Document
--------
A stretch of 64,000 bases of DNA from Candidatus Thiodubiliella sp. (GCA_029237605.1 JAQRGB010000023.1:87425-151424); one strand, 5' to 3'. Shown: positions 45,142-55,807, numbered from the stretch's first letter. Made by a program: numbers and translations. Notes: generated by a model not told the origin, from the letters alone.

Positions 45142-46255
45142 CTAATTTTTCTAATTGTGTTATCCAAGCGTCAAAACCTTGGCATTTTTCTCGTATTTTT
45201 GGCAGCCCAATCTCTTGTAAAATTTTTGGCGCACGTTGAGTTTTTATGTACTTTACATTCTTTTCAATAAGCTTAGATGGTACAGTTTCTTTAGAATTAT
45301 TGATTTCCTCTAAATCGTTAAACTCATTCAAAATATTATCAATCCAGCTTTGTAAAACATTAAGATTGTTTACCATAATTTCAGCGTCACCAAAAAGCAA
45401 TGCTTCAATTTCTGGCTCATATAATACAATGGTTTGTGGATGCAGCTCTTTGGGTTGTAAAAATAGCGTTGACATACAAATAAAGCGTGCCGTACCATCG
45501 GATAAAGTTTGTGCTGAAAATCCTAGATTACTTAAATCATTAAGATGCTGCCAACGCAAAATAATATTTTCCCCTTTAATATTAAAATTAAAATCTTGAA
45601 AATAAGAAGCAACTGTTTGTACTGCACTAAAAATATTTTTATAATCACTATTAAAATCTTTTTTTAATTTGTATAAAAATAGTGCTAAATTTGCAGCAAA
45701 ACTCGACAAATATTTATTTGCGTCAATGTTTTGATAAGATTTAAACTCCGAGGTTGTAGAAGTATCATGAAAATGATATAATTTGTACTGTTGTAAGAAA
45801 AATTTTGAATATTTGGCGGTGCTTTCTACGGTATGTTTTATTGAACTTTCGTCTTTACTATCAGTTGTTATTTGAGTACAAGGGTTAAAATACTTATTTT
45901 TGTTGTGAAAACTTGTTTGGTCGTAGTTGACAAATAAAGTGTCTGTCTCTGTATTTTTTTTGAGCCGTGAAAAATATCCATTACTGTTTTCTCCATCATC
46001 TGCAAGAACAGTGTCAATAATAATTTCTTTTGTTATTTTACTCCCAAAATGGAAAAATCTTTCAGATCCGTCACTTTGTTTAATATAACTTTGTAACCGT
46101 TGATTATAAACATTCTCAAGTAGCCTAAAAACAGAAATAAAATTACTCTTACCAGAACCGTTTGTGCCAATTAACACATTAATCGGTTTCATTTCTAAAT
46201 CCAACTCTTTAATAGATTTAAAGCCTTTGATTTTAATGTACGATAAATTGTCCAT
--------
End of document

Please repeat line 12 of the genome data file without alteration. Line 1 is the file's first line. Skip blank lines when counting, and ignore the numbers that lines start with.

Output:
46001 TGCAAGAACAGTGTCAATAATAATTTCTTTTGTTATTTTACTCCCAAAATGGAAAAATCTTTCAGATCCGTCACTTTGTTTAATATAACTTTGTAACCGT